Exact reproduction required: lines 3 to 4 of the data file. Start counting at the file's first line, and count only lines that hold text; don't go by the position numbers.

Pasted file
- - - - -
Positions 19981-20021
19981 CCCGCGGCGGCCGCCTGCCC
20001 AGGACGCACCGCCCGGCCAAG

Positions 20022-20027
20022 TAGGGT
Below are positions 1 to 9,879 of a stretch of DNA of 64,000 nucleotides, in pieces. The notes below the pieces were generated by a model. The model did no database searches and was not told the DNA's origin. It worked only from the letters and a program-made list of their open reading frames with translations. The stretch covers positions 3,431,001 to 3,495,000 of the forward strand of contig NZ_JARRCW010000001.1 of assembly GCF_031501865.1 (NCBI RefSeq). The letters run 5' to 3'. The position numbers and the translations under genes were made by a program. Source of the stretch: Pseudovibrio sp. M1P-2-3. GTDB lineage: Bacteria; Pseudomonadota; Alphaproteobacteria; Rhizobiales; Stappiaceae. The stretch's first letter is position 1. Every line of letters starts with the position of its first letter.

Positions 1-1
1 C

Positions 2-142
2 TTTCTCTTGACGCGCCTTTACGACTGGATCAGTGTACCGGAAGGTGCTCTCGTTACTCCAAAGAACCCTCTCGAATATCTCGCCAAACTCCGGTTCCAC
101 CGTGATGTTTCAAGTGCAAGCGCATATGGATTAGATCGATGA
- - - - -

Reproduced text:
20001 AGGACGCACCGCCCGGCCAAG

Positions 20022-20027